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"For child soldiers, a chance to wield brushes, not arms"
Posted: Thursday, 21 May 2009, New York | UNODC
"Welcome to Gulu", an exhibition curated by acclaimed American artist Ross Bleckner on behalf of the United Nations Office on Drugs and Crime (UNODC) and the International Criminal Court's Trust Fund for Victims opened at the prestigious Lehmann Maupin Gallery in New York on Friday, 15 May and will be running until Saturday, 13 June.
Lehmann Maupin Gallery is located at 540 West 26th Street in Manhattan, and gallery hours are Tuesday through Saturday 10 am to 6pm. The exhibition is made up of over 100 paintings created by former child soldiers and abducted girls from Gulu, Uganda.
The New York Times has described the paintings as "luminous" (see "For Child Soldiers, a Chance to Wield Brushes, Not Arms," by Randy Kennedy, New York Times, 28 April 2009). Proceeds raised by the sale of the children's paintings, as well as portraits taken by Bleckner, will benefit former child soldiers and abducted girls.
In recent years, Gulu and other areas of Northern Uganda have been plagued by rebel groups abducting, recruiting and conscripting thousands of children, forcing boys to be killers and girls to be sexual slaves.
In January 2009, Bleckner joined UNODC and the International Criminal Court Trust Fund for Victims on an official mission to Gulu, assisting in the rehabilitation of former child soldiers and abducted girls through art therapy.
Bleckner conducted a workshop for the children, many of them orphans, encouraging them to come to terms with their past through artistic expression. On 23 May, thirty of the children's paintings will be exhibited for one month at renowned fashion designer Donna Karan's Urban Zen Foundation shop in Sag Harbor, New York, after which it goes on display in St. Thomas in the Virgin Islands.
"Welcome to Gulu", was first unveiled on 12 May at UN Headquarters, as a one night only show, where Academy Award winning actor Nicolas Cage, and a host of celebrities, including Donna Karan, Alec Baldwin, Calvin Klein, Famke Janssen, Joy Behar, joined Secretary-General BAN Ki-Moon and Under-Secretary-General Costa in honouring Mr. Bleckner.
Mr. Bleckner was recently appointed UNODC Goodwill Ambassador to Combat Human Trafficking, marking the first time that the honour has been bestowed on an artist. As a UNODC Goodwill Ambassador, Bleckner's duties include advocacy on behalf of victims of human trafficking and other crimes.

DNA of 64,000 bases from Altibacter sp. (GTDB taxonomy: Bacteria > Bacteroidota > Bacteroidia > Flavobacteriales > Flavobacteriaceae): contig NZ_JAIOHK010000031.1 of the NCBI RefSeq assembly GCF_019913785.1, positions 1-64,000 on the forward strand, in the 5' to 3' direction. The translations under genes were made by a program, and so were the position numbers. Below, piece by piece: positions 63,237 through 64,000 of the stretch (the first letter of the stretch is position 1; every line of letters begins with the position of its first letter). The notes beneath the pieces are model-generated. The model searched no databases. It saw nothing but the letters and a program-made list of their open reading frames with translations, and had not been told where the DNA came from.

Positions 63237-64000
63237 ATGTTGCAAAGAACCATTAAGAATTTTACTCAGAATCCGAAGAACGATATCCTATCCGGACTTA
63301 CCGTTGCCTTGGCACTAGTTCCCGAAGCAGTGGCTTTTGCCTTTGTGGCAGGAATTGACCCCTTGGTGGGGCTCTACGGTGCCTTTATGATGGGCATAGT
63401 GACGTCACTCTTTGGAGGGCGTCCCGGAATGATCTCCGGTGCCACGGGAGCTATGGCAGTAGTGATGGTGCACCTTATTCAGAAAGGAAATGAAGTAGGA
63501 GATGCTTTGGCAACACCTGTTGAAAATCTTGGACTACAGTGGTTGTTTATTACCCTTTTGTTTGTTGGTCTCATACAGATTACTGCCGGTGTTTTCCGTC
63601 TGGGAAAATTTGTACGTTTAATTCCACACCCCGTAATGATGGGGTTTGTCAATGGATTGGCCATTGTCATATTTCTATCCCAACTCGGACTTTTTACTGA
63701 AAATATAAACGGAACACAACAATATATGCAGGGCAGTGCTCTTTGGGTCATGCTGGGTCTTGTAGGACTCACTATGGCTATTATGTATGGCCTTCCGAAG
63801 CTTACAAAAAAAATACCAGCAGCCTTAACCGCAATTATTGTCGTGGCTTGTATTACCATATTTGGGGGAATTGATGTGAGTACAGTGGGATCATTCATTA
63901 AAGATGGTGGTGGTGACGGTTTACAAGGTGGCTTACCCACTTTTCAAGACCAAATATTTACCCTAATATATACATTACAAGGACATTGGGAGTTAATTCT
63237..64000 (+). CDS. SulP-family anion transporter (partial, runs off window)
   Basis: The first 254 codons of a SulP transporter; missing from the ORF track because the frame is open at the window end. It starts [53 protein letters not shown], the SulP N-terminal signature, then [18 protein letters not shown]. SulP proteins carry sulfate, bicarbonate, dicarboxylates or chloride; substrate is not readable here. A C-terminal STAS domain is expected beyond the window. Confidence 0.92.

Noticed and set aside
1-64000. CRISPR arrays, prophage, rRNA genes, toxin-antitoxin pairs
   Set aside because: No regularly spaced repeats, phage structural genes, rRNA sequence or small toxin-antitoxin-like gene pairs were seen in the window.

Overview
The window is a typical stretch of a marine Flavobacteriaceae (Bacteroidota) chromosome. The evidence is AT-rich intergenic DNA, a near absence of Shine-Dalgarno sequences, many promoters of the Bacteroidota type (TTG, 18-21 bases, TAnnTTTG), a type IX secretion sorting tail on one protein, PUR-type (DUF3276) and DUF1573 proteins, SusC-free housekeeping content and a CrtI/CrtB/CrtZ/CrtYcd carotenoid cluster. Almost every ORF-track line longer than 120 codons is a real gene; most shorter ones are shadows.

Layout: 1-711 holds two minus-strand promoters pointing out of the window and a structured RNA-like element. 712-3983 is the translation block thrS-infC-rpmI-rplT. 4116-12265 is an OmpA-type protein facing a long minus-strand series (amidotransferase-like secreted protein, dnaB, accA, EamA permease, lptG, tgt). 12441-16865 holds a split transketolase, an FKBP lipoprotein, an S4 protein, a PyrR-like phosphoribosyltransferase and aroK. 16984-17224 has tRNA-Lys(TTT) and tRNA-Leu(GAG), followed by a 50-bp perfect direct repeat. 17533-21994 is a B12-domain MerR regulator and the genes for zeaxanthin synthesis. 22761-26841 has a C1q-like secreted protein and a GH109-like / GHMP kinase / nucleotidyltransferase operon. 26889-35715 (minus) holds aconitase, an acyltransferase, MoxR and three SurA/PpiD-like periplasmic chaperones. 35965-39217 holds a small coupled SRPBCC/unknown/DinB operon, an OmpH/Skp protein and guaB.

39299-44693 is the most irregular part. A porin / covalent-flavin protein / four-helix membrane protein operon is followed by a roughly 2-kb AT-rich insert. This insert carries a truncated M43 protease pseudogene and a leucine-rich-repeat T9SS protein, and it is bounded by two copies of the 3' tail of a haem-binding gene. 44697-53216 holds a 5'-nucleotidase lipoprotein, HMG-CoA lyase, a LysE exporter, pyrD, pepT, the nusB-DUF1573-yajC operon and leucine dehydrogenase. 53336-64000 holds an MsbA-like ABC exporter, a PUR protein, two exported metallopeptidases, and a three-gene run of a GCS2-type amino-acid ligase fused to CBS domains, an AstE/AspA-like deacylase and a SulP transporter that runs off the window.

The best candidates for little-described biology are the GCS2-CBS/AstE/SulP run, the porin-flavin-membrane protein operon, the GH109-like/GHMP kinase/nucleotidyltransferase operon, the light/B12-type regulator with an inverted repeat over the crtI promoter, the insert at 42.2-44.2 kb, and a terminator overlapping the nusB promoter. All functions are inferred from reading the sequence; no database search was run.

Ross Bleckner first came to international prominence in the 1980's with his abstract paintings. His work has been exhibited in esteemed collections throughout the world, including: The Guggenheim, MoMA, and the Whitney Museum of American Art.
For the past 20 years, he has taught Studio Art at leading institutions (currently at New York University's Steinhardt School). An early supporter of AIDS research, Bleckner has been a board member of ACRIA (AIDS Community Research Initiative of America) since its founding, and spent more than a decade as its President.
The "Welcome to Gulu" project was organized and directed by Simone Monasebian, Chief of UNODC's New York Office, and assisted by UNODC New York Office Criminal Justice Officer Anna Rosario Kennedy.
The initiative is one of several projects undertaken by the UNODC's office in New York. In September 2007, the office in partnership with the NGO, "Equality Now," brought "Trade", the first feature film to premiere at the UN, to UN Headquarters.
The office commissioned technicians from Robert De Niro's Tribeca Film Festival to build a one night only movie theatre in the Trusteeship Council Chamber for the premiere. Starring Academy award winning actor Kevin Kline, "Trade" featured a human trafficking storyline.
In October 2007, UNODC's New York Office brought a photographic exhibition on human trafficking featuring the work of Howard G. Buffett to the Visitor's Gallery, and in September this year, the UNODC's New York Office will bring Academy Award Emma Thompson's virtual sex trafficking experience, "The Journey", to the entrance of Manhattan's Central Park.
"Publicity is the very soul of justice", reflects Ms. Monasebian, quoting British philosopher Jeremy Bentham. Ms. Monasebian, a former journalist and UN war crimes prosecutor, told iSeek that in her first UN posting at the UN International Criminal Tribunal for Rwanda, she became deeply acquainted with the unique power of the media to incite crime. In her current post, she employs the media whenever possible, as an instrument to prevent crime and promote healing.
The United Nations Office on Drugs and Crime (UNODC) is the lead UN agency fighting all forms of human trafficking including: child soldiers, sex slaves, forced labour, illegal adoption, and illegal organ transfers. UNODC works with governments, NGOs, the private sector, foundations, the arts and media community, academia and think-tanks to combat human trafficking by raising public awareness, engaging in preventative efforts and enhancing the capacity and skills of criminal justice professionals and policymakers.
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